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I'd like to add another folder in which Play looks for Scala template files.

By default, Play finds templates in app/views/. I'd like to have Play look for views in another folder, app/views-site-specific/, too. Is that possible and how do I do it?


Background:

This views-site-specific folder would actually be a symbolic link to a parent directory of the Play app. The Play app is kept in a Git repository, and this parent directory is another Git repo, which stores site specific themes and customizations, symlinked to from inside the Play app repo. In this way, I can avoid storing site specific stuff in the Play application itself. (It should be reused for many different sites, so I don't want any site specific stuff there.)

This is the layout of everything:

site-specific-git-repo/
  |
  +--play-2.1-application-git-repo/
  |    +--conf/
  |    +--public/
  |    +--app/
  |        +--controllers/
  |        +-- ...
  |        +--views/
  |        |   +--"built-in" Scala templates for e.g. admin pages
  |        |   +--themes/  -- bundled with app server, for E2E tests
  |        +--views-site-specific
  |              |
  |              |
  |              |
  +--themes/  <--` (symbolic link)
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Since the views are actually compiled to .class files, can't you just have a dependency on them instead (using sbt)? Or maybe you can take advantage of Git Submodules? –  maba May 31 '13 at 7:23
    
@maba I don't know how a submodule would help? If I place it below the Play-2.1-app repo directory, its version (SHA1) would have to be checked in to the Play-2.1-app repo, and then it would no longer be possible to make site specific customizations. –  KajMagnus May 31 '13 at 9:08
    
@maba I'm not sure but doesn't Play itself via some SBT plugin compile only .scala.html files located inside app/views/ to .class files? Then I first need to tell Play to look for scala.html files outside the app/views/ folder, and compile them, otherwise there won't be any .class files to depend on? –  KajMagnus May 31 '13 at 9:10
    
I could softlink to [a Play project that contains site specific .scala.templates] located in the parent Git repo. That might work? But it feels like overkill to add a whole Play project, with app, conf, public, project directories, just to add some views/ files. –  KajMagnus May 31 '13 at 10:42

2 Answers 2

In Java (Play 2.3) it's possible to add views in any directory and access them by import, for example adding a view file called test.scala.html in the controllers directory, then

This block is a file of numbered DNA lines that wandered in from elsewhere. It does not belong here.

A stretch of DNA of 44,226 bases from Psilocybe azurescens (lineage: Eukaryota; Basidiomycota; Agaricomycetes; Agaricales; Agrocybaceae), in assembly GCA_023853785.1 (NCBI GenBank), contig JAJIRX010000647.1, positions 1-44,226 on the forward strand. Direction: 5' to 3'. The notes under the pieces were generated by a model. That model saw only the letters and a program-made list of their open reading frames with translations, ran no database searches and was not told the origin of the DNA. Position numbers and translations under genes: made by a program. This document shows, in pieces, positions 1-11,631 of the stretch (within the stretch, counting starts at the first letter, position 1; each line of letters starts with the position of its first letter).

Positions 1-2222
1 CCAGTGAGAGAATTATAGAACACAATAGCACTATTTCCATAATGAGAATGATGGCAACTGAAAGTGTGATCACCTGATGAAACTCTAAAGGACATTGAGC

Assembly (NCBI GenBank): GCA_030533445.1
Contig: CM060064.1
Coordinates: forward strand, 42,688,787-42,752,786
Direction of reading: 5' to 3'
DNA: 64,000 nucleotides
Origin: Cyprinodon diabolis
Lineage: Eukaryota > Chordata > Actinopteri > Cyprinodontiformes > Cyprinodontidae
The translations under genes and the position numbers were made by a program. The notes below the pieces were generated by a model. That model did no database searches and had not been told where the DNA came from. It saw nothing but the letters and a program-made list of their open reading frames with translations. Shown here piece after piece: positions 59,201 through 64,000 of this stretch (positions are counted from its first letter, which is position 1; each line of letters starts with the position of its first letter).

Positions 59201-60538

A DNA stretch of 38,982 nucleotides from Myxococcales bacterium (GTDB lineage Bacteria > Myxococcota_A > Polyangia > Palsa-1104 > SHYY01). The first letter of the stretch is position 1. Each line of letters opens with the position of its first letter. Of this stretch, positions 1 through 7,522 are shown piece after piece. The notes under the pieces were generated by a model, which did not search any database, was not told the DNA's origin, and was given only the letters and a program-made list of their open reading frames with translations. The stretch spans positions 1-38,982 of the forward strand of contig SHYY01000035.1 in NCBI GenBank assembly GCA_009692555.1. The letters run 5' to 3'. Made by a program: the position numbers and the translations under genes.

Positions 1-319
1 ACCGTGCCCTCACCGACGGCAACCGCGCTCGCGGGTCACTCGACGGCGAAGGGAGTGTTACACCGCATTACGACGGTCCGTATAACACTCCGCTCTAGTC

import controllers.html.test;
// ...
return ok(test.render());

Importing several view-files from a sub-directory also works (here using controllers/views/)

import controllers.views.html.*;
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In case it's actually not possible (I don't know), I'm using a somewhat complicated workaround:
(You need to read the Background section in the OP for this to be interesting.)

I create two theme folders inside the app/views/ folder, and softlinked one of them to [a themes/ folder in a supposed parent Git repo]. Instead of trying to create another app/views/ folder.

One of these two theme folders is for built-in themes, the other is for site specific themes, like so:

site-specific-git-repo/
  |
  +--play-2.1-application-git-repo/
  |    +--conf/
  |    +--public/
  |    +--app/
  |        +--controllers/
  |        +-- ...
  |        +--views/
  |            +--..."built-in" Scala templates for e.g. admin pages
  |            +--themesbuiltin/
  |            |   +--default20121009  <— bundled with Play app, for E2E tests
  |            +--themes/     <— site specific, don't want in Play app Git repo
  |                |
  |                |
  +--themes/  <----` (symbolic link)

And my Scala code now becomes a little bit more complex: It searches both app/views/themesbuiltin/ and app/views/themes/ for Scala Template files. (Which Scala Template to use is specified in a config file, and at runtime it's found via reflection.)

However also CSS and JS would probably be located sometimes in .../themesbuiltin/[theme-name]/styles.css and sometimes in .../themes/[theme-name]/styles.css, and I have a feeling that this workaround makes the Scala code unnecessarily complex.

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